The biggest problem in getting the link working has been the communication between the PC and the arduino board and FlightGear. FG may reduce or increase framerates and start buffering data when the interface program is not consuming them fast enough. The current interface is almost ready for real use, but can I think still increase the speed in which it passes data around.
In order to get stuff working, you should check the source code out of code.google.com and make sure that you're pointing to the correct library location. Download the GPS_IMU.zip which is used for the communication with the USB 'ground station' (the flightgear link). Then reduce the NAV_P gain in the APM_PID_Gains.h file to something like .5 and reduce the other P gains too (you'll notice if the gain is set too high when it becomes unstable in flight and increases the roll or pitch constantly).
As I said, the flow of data was the biggest problem, so communication with flightgear is now attempted to be optimized. FlightGear does not care too much if there is nothing to read, but writing more than it can handle will buffer data on the IP buffers. So you should aim to write 1-2 Hz less than the link setting. Also pay attention to the frame rate that FG is able to put out, because that is the minimum update frequency you can use.
Reading from a port should be done as fast as possible and ideally outside of the main "50 Hz" loop. Since Arduino attempts to follow a 50Hz loop, you could attempt to follow the same in the interface application, but there's a possibility that you overload the link. The older XPlane app issued the attitude and additionally the GPS at 5 Hz, but I modified that to output XPlane attitude @ roughly 42.5 Hz and GPS @ 5 Hz. That leaves a bit of space to get rid of any overload that might occur on the arduino side.
Reading from the serial port should also occur as fast as possible. This way, you can keep everything in the same loop once you use a couple of global variables for whatever data is read from the links. Once something can be written, then just set up the packets and kick it out the door.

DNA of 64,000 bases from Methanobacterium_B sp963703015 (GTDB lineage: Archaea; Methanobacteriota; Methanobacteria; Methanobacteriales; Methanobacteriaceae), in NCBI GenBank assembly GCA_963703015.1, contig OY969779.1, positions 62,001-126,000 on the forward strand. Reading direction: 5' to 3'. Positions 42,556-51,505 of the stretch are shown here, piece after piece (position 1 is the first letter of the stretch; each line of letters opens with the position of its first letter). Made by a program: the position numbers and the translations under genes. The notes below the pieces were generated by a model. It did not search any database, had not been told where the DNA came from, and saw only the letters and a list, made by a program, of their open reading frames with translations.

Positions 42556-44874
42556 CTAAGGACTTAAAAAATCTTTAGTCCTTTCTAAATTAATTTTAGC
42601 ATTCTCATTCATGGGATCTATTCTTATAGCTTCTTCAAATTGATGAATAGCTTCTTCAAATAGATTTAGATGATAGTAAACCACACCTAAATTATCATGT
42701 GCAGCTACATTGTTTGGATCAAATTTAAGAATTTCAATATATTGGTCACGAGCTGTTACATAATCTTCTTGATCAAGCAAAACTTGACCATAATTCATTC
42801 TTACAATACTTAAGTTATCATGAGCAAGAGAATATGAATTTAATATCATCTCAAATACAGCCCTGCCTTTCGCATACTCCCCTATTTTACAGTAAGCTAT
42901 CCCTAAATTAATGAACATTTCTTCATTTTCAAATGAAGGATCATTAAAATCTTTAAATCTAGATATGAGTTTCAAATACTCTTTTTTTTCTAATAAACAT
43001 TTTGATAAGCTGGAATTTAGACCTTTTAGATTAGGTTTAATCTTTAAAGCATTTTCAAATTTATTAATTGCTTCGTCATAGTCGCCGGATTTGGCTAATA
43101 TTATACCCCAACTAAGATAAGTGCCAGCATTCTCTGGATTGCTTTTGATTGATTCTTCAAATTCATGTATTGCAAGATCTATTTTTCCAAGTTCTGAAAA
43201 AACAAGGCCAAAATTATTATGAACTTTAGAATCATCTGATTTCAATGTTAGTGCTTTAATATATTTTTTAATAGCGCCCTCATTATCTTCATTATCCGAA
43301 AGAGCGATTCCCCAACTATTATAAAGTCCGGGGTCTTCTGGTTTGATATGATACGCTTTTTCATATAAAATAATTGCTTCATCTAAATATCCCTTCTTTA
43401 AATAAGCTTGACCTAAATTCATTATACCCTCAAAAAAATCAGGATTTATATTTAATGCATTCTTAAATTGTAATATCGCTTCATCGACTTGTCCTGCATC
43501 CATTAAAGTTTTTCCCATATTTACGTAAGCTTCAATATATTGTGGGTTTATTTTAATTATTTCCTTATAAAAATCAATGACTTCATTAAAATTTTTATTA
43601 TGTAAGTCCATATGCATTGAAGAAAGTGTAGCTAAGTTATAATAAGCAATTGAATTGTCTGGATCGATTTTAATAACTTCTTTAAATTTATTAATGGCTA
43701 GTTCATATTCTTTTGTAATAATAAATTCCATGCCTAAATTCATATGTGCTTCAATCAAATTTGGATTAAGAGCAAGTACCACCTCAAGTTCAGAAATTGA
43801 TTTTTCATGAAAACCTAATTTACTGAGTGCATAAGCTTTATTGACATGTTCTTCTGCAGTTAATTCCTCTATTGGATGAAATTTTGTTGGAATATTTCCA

There are probably some configs to change in the Arduino source code before thinsg will work for you:
- I have airspeed sensor set to 0.
- The example waypoint file has been modified to allow the cessna to make the turns (better:).
- GCS_PROTOCOL is set to 3.
- GPS_PROTOCOL is set to 3.
- GPS_IMU is included.
- The #ifdef GPS_PROTOCOL != 3 before the GPS.read() is commented ( around line 610 in main source file, inside update_GPS function).
Then after STABILIZE mode you can quickly verify FLY_BY_WIRE_A and B to see if that works out. Then I loaded the waypoints and turned on AUTO mode. For that to work, just start flightgear and pause it. Zoom out a bit with Shift-X until you see the throttle stick. Hit "H" to see the HUD to get more info. Then make sure the switch is set to manual with throttle at zero. Start up the interface. Wait for the servo's to wiggle and the interface to print "Ready to Fly". Now you can switch to AUTO mode, but you have to control the throttle manually. I basically set throttle to full.
Because I don't have a rudder attached (nor is this set in the ardupilot.xml file), the plane veers off to the left due to the propeller torque until it lifts off the ground. The ardupilot mega will then slowly turn back to the heading it had when it was going 3 m/s (12 knots). Initially I used 10 degrees pitch, but noticed that it tried to drill itself into the ground. Making that 20 degrees again fixed it. Also make sure that your NAV P gains are correctly set, as these will determine how eager the autopilot is to get to the setpoint. Since the stock cessna of FlightGear is a bit slow in relation to an easystar, these P gains probably have to be reduced. It will then be less strict in following the waypoints, but allows for easier flight.